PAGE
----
That turned out to be a pair of 3" corner braces from Walmart, which I basically sawed in half to make four flanged triangles, then enlarged the holes to the same diameter as the ones on the actuator. Those holes are 0.40", which is why I chose 3/8 bolts -- the closest commonly available fit.

I'm not much of a carpenter, but I did the best I could to make a straight jigsaw cut between two hole-saw cutouts for a slot. This lets the actuator base be on solid flooring inside the end compartment of the bed, while working against the center of the platform, which is over the engine-access hatch. The hatch area is open to the bedroom at one end, with vinyl flooring over it, and was where Opal's dog house used to sit, along with our suitcases. Having the hatch in this spot made it impossible to use a shorter, vertically-oriented actuator, which would have made the whole project simpler.

To get the 12 volt power to the actuator, I re-purposed a 120-vac outlet and its wiring, conveniently already located adjacent to the actuator base. The pair of outlets in this location were actually a mistake -- the electrician who installed them mis-read my plans, which called for them to be in boxes inside the bed frame -- for unknown future equipment to be installed there (like, umm, a bed lift). One outlet was on the inverter and one not, and I chose this latter item to remove.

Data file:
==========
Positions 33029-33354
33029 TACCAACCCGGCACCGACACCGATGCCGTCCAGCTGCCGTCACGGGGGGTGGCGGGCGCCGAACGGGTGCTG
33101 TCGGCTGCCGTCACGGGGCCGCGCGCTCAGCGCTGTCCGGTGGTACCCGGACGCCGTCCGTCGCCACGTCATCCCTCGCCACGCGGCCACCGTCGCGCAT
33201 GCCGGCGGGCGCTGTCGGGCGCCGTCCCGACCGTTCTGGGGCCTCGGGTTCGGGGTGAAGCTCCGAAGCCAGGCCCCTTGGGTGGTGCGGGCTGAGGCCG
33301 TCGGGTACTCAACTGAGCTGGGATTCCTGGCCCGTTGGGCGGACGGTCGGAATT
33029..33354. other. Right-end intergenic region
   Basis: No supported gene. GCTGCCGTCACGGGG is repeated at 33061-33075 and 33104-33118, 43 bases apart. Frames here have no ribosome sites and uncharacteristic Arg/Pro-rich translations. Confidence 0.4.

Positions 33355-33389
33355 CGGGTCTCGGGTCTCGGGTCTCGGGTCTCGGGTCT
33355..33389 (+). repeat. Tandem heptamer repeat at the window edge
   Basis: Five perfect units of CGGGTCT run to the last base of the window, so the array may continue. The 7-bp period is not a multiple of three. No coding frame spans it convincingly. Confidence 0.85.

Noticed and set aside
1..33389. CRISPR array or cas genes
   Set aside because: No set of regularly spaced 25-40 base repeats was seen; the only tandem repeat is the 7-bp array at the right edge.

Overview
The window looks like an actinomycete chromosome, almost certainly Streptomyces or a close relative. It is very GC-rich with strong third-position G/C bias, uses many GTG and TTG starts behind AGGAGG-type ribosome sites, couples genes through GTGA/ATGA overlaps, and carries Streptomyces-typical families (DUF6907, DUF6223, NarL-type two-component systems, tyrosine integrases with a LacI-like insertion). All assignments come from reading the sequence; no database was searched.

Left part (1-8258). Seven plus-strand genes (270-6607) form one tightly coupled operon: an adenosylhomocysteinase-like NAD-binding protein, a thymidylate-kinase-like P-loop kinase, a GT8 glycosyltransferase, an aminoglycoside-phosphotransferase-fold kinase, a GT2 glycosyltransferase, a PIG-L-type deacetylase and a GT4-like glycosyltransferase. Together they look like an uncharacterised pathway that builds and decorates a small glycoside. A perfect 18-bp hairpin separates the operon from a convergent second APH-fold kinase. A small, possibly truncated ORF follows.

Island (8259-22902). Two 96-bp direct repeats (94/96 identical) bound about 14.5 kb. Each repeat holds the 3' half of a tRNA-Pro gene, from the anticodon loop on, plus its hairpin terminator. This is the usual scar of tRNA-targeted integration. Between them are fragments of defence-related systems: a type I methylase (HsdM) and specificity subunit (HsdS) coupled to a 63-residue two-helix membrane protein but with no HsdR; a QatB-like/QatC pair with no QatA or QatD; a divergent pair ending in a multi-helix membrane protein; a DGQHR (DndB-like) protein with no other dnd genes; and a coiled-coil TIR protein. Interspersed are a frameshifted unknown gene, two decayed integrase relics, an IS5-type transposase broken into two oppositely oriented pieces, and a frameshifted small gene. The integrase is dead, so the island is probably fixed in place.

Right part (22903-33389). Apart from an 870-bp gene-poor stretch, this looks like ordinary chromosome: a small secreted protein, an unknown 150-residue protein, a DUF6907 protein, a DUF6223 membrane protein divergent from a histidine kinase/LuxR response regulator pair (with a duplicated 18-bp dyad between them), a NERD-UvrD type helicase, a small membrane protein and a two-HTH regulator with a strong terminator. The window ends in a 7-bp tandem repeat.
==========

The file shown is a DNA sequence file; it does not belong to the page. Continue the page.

The other end of the cable feeding the outlet ran to a J-box conveniently close to a large DC distribution box under the other end of the bed, with spare wires running back to the DC panel.

While there was already 12-volt "convenience" power in the box, I chose to use a spare wire so I could run to a dedicated breaker. This lets the actuator get all the juice it needs, and also lets us shut it off individually when not in use, which keeps our mischievous cats from operating the bed lift while we are in it, or when we are away from the bus.

While this location near the floor at the foot of the bed is not ideal for a switch, since the J-box and ugly opening were already there from the mistake, I opted to get a matching Decora four-way switch and install it in this spot to operate the lift. This type of switch in this location is easy to operate with one's toe, so it works out. When the circuit breaker is energized, this type of switch is constantly supplying power to the actuator, either in the Up or Down direction. The actuator's built-in limit switches cut off the power to the motor when it is fully extended or retracted.